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Laughing With Your Dog

Professional dog walking with award winning dog walkers in San Francisco CA.

Don’t forget to laugh. It doesn’t seem like it’s necessary to say when speaking of dogs. They’re hilarious. But all too often people forget to have fun with training. Teaching your dog to give you 5 or roll over usually provokes some chuckles. But with behaviors people believe their dog should know like sitting or laying down people often forget to enjoy the experience. They may begin to get angry when their dog doesn’t seem to want to listen, or repeat sit over and over again until they start to sound frustrated. As the puppy gets older people get less and less forgiving.

First of all, keep in mind that really ingraining any verbal commands into your dogs’ mind takes a lot longer than you think. Just because your dog has learned to sit, doesn’t necessarily means he knows what “sit” means in many contexts. The process is behavior acquisition, fluency, generalization, and maintenance. Acquisition is teaching him the motions. Fluency is getting him to understand the meaning of the word, starting to eliminate the lure of treats. Generalization is the point that most people miss. Your dog has to be able to perform those behaviors in a variety of settings with higher and higher difficulty. Maintenance - if you don't use it you lose it.

Second, remember that dogs are non-verbal communicators. None of this is natural to your dog. Don’t get mad at them. They can’t understand why. The more you talk the more confusing it gets. Use simple one word commands uncluttered by other words. Give the words time to sink in. Let the dog think it out rather than repeat sit, sit, sit, SIT. Just say sit nice and clear. If the dog does not sit, he does not get the cookie, if he does sit he does get the cookie. He should be allowed to make that choice. Training is much more powerful when the dog realizes he is the operator.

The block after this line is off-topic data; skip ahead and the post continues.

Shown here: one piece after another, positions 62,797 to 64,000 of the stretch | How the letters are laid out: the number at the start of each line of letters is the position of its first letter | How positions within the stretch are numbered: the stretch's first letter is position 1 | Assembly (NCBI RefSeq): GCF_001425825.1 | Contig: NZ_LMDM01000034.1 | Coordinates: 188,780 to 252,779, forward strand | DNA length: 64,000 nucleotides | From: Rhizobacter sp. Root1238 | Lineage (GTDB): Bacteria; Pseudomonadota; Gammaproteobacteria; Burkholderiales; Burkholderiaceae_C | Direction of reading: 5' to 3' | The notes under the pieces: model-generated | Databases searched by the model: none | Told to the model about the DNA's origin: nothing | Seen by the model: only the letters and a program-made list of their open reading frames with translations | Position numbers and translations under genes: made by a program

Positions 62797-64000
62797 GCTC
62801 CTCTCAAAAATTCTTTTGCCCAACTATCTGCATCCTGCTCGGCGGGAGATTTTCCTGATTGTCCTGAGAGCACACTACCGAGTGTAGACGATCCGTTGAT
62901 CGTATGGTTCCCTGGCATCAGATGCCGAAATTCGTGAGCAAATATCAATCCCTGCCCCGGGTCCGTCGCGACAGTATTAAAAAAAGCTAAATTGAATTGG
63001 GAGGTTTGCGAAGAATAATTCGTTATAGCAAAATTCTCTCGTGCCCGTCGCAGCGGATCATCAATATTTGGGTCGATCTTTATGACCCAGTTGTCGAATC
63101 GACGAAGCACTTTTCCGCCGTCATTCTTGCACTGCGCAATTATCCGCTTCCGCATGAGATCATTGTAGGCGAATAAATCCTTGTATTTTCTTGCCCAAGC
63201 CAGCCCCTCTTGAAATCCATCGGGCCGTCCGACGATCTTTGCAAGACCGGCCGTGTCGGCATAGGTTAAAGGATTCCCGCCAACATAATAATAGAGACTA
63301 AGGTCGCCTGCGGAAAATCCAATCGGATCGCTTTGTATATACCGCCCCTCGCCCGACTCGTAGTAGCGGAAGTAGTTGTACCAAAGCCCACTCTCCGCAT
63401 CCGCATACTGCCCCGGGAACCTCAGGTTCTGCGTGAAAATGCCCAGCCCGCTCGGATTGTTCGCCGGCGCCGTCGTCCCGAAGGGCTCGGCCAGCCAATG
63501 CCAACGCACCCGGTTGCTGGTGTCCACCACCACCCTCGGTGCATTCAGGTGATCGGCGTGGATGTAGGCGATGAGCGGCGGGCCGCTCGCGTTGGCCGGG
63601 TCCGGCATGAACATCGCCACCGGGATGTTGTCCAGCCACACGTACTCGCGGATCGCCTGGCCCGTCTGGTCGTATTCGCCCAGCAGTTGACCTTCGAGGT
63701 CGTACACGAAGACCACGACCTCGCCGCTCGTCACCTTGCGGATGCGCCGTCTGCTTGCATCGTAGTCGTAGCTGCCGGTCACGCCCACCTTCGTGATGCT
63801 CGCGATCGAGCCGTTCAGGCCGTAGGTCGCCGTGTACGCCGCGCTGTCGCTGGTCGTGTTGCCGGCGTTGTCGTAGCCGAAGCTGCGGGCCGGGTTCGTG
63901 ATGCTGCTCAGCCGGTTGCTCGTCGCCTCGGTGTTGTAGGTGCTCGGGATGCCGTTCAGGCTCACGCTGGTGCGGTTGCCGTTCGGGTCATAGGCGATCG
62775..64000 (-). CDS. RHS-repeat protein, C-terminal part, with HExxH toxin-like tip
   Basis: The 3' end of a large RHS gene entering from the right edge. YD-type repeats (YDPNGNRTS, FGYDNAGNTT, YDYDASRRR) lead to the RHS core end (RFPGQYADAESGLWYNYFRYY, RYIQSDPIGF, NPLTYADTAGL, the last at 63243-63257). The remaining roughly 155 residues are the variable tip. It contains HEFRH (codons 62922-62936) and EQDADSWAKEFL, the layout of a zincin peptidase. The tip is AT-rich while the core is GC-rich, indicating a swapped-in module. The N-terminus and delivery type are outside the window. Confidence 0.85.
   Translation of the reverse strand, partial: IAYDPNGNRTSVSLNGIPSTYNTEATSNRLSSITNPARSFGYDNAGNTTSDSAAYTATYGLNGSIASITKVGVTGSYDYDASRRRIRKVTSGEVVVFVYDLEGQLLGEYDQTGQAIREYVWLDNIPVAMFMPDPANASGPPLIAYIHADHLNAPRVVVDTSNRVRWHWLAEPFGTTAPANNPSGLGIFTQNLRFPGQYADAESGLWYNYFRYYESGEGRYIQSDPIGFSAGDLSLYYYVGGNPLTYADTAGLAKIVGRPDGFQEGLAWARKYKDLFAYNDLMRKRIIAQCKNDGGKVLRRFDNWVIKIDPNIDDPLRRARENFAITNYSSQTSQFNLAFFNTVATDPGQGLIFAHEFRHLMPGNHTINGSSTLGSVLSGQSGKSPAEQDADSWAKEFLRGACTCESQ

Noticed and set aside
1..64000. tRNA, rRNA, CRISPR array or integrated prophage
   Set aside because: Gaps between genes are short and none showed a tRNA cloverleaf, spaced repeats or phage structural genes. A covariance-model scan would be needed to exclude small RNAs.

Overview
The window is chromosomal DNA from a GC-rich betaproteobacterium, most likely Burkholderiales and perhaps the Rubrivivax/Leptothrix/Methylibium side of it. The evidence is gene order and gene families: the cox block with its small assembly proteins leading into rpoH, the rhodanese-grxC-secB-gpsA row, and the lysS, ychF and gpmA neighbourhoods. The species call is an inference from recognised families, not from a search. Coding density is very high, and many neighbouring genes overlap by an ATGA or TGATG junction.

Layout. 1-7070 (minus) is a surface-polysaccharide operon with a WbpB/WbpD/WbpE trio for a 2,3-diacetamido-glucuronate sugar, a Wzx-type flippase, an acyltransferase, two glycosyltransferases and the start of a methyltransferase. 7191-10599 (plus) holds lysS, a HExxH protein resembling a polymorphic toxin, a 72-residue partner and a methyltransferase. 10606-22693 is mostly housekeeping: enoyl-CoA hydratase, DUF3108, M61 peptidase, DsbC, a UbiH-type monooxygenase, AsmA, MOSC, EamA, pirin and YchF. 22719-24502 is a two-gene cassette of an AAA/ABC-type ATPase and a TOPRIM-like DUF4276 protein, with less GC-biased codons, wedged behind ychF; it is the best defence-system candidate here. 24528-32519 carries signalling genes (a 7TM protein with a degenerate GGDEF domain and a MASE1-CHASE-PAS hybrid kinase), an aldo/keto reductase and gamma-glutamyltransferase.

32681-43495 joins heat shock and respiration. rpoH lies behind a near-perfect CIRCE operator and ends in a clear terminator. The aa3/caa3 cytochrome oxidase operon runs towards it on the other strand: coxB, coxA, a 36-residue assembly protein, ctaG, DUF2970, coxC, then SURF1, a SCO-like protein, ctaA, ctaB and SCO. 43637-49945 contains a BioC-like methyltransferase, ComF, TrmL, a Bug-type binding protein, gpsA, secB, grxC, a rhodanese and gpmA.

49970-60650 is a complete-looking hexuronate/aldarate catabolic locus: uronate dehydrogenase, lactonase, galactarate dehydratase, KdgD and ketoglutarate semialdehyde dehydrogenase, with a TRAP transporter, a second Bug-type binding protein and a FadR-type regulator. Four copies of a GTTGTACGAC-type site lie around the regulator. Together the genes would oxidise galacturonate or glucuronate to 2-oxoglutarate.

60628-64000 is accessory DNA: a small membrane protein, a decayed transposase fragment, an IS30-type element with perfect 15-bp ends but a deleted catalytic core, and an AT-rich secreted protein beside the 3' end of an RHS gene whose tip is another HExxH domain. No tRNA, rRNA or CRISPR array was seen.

Third, remember it’s not so much what you’re saying as how you’re saying it. Couple your commands with an inflection and tone, and body language and eye contact that really drive the message home. Come up with a reward hierarchy. Treats should definitely be used in your training, but ball, tug toys, jumping around with you, running with you, wrestling, and Powerfully Positive Pitch, are all terrific rewards. you can match the level of your reward from the hierarchy to the level of behavior exhibited. This will ideally get the dog working harder for better rewards.

Fourth, have patience! You need to have fun with this. Teaching anybody anything takes a little while, especially something alien to your makeup. Go for repetitions, not big leaps. In the gym you wouldn't try to go from 75 lbs to 100 lbs in one day. You come back to the gym repetitively working on form, muscle memory, and strength. You rise up to the next level in increments. So it goes with dog training.

Here’s a tip for a fun trick. Find something funny your dog naturally does and begin to couple its appearance with a command and praise. Eventually you can teach your dog some really nifty party tricks. For example my friends' dog can “buck the bronco” which he learned to do after jumping around to chase his tail. Now every time he gets the command he wildly chases his tail, but it looks like he’s a bucking bronco. It’s incredible.


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